Species: Centella asiatica
Common names: Gotu kola, Bemgsag, Brahma manduki, Brahmanduki, Brahmi
Centella asiatica is native to Sri Lanka, northern Australia, Indonesia, Iran, Malaysia, Melanesia, New Guinea, and other parts of Asia. It is a small herbaceous plant with green and reddish stolons which are quite slender. The leaves are green with round apices and a smooth texture. The creamish rootstock are covered with hair and grow vertically downwards. The flowers are pink/reddish and grows in little bunches.
Centella is known to be a mild adaptogen, has antibacterial, anti-viral, anti-inflammatory, anti-ulcerogenic properties and are also used as an anxiolytic. Further uses of the plant is as a cerebral tonic, a circulatory stimulant, a diuretic, nervine and vulnerary.
In Ayurvedic use, the plant are used to enhance mental ability - some sort of "brain food", because it supports and approves concentration, comprehension and increase one's ability to perform mentally. The plant also aids in bone marrow and nerves.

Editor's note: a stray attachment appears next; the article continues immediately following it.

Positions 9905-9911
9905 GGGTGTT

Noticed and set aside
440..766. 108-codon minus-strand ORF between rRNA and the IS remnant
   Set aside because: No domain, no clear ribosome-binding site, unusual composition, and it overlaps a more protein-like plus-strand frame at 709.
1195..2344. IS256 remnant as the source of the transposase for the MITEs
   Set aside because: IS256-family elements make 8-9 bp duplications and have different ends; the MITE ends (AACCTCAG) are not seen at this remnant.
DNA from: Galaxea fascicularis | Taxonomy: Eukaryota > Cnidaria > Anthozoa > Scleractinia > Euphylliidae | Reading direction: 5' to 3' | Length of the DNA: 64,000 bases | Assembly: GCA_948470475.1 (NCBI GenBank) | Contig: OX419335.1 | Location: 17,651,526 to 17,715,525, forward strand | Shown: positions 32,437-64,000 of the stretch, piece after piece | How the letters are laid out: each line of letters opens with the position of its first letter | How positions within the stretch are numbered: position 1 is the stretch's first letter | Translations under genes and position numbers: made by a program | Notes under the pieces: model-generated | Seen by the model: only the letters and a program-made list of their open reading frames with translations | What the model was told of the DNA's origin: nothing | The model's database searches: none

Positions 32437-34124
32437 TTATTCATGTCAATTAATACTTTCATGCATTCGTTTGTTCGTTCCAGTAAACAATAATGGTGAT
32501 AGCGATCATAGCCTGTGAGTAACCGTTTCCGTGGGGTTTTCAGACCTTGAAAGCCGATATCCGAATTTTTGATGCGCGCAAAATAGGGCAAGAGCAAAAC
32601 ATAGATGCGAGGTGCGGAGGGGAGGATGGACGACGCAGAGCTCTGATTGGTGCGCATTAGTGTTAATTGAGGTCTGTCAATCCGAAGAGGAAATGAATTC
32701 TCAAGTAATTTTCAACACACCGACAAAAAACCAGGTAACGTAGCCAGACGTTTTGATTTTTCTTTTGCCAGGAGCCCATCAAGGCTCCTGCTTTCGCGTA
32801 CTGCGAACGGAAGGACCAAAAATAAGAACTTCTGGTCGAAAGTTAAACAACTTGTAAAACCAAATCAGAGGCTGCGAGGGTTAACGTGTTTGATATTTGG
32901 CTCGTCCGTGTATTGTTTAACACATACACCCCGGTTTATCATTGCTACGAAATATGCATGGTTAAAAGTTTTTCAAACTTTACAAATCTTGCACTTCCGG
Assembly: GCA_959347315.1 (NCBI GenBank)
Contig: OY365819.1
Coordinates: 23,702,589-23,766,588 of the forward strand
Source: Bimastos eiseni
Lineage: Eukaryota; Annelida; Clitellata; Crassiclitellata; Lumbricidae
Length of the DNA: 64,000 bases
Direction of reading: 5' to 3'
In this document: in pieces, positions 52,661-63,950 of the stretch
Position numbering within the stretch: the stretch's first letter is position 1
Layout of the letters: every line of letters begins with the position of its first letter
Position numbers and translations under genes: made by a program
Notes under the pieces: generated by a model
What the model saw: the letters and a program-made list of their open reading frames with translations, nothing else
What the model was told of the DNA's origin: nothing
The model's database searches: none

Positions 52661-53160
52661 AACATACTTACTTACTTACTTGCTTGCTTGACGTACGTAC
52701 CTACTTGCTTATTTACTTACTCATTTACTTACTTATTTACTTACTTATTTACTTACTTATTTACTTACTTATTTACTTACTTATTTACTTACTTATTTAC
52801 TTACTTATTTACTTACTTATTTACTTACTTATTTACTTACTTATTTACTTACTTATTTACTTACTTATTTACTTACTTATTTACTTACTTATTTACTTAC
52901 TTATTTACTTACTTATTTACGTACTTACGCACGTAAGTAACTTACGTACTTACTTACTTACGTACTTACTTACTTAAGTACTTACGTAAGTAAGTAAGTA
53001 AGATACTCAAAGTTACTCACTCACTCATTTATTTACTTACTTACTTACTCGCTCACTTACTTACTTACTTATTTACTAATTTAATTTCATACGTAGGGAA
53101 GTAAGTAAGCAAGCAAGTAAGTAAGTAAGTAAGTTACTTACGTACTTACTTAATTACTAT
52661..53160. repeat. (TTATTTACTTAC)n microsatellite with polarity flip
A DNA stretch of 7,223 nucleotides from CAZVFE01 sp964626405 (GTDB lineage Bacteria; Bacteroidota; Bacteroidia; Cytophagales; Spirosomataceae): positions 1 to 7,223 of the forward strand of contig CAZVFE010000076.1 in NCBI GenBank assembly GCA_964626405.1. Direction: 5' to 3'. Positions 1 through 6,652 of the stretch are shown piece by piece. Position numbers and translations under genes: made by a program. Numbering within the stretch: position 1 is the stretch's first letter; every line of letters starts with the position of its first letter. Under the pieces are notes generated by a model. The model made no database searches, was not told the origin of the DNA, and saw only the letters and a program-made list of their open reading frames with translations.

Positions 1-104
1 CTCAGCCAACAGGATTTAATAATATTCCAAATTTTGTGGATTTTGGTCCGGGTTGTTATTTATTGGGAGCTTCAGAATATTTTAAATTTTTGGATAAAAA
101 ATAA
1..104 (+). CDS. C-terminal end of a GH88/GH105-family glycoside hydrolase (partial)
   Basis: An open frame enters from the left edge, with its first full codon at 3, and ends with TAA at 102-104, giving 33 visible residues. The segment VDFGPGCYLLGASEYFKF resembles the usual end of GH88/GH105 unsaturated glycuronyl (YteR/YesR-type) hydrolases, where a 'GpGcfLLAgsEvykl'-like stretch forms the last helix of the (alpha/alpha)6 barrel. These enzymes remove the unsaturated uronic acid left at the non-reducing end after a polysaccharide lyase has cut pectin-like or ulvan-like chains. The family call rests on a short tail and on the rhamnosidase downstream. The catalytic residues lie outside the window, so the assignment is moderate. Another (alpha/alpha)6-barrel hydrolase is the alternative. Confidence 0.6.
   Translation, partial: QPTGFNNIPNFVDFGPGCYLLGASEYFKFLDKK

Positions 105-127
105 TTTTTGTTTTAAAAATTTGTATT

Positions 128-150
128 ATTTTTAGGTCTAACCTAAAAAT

Centella can also be eaten raw as a salad. Centella can relieve hypertension and helps to maintain youthfulness. The anti-bacterial properties of the plant can be used to treat sores and wounds and has been used in leprosy. The fresh leaves can be made into a poultice. In general, Centella is a very good tonic.
Because Centella grows in wet areas and sewage ditches, it falls victim to bacterial contamination. The plant is commonly used in Sri Lankan cuisine and prepared as mallung to be served with rice and curry. Centella are very nutritious and are used in more recipes as a salad.
In India, Centella are known by a number of other names: Bemgsag, Brahma manduki, Brahmanduki, Brahmi (North India, West India), Gotu kola, Khulakhudi, Mandukparni, Mandookaparni, Mandukaparni (South India), or Thankuni.